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Multiposition Z-Axis Actuator for a Robot

IP.com Disclosure Number: IPCOM000038719D
Original Publication Date: 1987-Feb-01
Included in the Prior Art Database: 2005-Jan-31
Document File: 3 page(s) / 59K

Publishing Venue

IBM

Related People

Beitler, SM: AUTHOR [+3]

Abstract

A robot controls a multiposition Z-axis actuator through its digital in (DI) and digital out (DO) switches. A robot 1, such as an IBM 7535 or 7540 robot, for example, has a casting 2 attached thereto by screws 3. The casting 2 supports an electric motor 4 having its output shaft connected through a trans mission 5, which also is supported by the casting 2, to rotate a threaded shaft within a hollow tube 6. The threaded shaft within the hollow tube 6 has a thrust bearing movable vertically when the threaded shaft rotates and is connected to a shaft 7 so that rotation of the threaded shaft within the hollow tube 6 causes the shaft 7 to move up or down depending on the direction of rotation of the motor 4.

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Multiposition Z-Axis Actuator for a Robot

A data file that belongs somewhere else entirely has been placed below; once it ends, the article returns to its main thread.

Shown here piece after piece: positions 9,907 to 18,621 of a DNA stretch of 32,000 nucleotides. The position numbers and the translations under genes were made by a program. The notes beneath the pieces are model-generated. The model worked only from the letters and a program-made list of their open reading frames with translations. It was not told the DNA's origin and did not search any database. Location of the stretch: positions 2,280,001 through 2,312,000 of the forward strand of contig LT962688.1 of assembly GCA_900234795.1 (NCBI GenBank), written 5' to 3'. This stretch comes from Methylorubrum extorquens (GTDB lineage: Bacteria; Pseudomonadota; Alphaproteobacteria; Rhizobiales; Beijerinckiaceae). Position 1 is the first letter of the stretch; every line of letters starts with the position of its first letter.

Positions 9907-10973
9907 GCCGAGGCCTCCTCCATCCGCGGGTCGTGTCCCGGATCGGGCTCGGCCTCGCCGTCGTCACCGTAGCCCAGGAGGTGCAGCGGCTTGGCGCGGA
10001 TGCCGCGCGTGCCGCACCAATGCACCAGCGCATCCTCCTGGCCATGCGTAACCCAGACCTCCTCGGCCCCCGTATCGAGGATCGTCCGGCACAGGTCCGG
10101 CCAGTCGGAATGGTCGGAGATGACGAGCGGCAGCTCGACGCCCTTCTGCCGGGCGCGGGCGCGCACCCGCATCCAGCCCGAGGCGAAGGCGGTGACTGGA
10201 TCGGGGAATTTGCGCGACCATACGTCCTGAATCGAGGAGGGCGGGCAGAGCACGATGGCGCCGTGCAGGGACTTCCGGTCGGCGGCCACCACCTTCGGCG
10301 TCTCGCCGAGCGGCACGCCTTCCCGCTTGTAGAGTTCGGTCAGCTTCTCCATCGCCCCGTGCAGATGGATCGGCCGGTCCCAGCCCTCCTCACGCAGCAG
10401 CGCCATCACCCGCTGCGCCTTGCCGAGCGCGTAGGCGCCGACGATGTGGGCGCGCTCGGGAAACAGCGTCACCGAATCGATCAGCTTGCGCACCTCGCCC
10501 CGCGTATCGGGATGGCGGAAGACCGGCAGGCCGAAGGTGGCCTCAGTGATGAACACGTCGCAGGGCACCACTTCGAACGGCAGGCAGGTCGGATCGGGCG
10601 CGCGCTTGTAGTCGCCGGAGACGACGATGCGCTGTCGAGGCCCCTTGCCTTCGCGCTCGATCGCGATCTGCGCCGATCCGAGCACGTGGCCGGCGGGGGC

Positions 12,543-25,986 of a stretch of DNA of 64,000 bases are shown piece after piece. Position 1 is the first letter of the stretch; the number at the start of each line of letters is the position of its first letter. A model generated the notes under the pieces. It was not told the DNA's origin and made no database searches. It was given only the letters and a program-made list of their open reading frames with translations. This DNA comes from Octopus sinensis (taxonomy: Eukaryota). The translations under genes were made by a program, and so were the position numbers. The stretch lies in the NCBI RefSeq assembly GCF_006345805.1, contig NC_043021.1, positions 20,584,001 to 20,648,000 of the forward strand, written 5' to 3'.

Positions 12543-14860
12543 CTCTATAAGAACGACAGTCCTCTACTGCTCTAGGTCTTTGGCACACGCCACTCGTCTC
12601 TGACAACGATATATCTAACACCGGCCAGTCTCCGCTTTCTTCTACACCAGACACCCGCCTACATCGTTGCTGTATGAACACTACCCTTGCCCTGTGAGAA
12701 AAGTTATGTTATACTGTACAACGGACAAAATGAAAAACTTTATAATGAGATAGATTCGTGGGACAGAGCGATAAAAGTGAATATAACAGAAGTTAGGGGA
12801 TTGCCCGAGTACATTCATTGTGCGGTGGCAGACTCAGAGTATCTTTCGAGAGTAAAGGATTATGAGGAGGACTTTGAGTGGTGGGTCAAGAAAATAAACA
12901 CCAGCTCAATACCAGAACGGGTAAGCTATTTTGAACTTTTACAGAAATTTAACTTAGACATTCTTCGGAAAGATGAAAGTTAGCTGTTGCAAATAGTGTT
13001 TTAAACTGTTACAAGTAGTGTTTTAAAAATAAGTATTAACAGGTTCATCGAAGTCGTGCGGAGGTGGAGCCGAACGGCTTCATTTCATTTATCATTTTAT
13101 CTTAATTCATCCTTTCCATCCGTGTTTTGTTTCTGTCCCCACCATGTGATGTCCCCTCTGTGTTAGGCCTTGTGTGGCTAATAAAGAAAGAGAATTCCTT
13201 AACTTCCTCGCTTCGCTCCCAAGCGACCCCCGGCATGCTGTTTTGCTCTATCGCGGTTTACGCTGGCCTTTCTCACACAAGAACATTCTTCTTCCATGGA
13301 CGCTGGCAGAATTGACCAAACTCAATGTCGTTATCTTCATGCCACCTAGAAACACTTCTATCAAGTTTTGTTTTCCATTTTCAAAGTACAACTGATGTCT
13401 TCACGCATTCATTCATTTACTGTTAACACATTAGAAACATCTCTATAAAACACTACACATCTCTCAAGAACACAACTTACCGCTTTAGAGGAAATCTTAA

A robot controls a multiposition Z-axis actuator through its digital in (DI) and digital out (DO) switches. A robot 1, such as an IBM 7535 or 7540 robot, for example, has a casting 2 attached thereto by screws 3. The casting 2 supports an electric motor 4 having its output shaft connected through a trans mission 5, which also is supported by the casting 2, to rotate a threaded shaft within a hollow tube 6. The threaded shaft within the hollow tube 6 has a thrust bearing movable vertically when the threaded shaft rotates and is connected to a shaft 7 so that rotation of the threaded shaft within the hollow tube 6 causes the shaft 7 to move up or down depending on the direction of rotation of the motor 4. This vertical movement of the shaft 7 is transferred to a Z-axis splined shaft 8 through a connector 9 to produce similar vertical movement of the splined shaft 8. The lower end of the shaft 8 supports a junction box 10 through an adapter 11. The junction box 10 has a pair of vacuum cups 12 (one shown) extending from opposite sides thereof and supported thereon by vacuum tubes (not shown) with the junction box 10 applying the vacuum to the vacuum cups 12 through the vacuum tubes from a vacuum line 13. When the robot 1 moves to a position in which the shaft 8 is above an article 14 to be picked up, the motor 4 is energized to move the shaft 8 downwardly. With a varying height of the articles 14 in a stack, downward movement of the shaft 8 is stopped by a switch (not shown) extending downwardly from the bottom of the junction box 10 and having its lower end in the same horizontal plane as the bottoms of the vacuum cups 12. When this switch contacts the top of the article 14 to be picked up, the movement of the switch stops the motor 4. Then, the robot 1 has its controller turn on the vacuum. When the vacuum cups 12 have the desired vacuum to grasp the article 14, the controller of the robot 1 causes energization of the motor 4 to raise the shaft 8. This upward motion continues until a reed switch 15 is activated by a magnet (not shown) on the thrust bearing, which is moved vertically by the threaded shaft...

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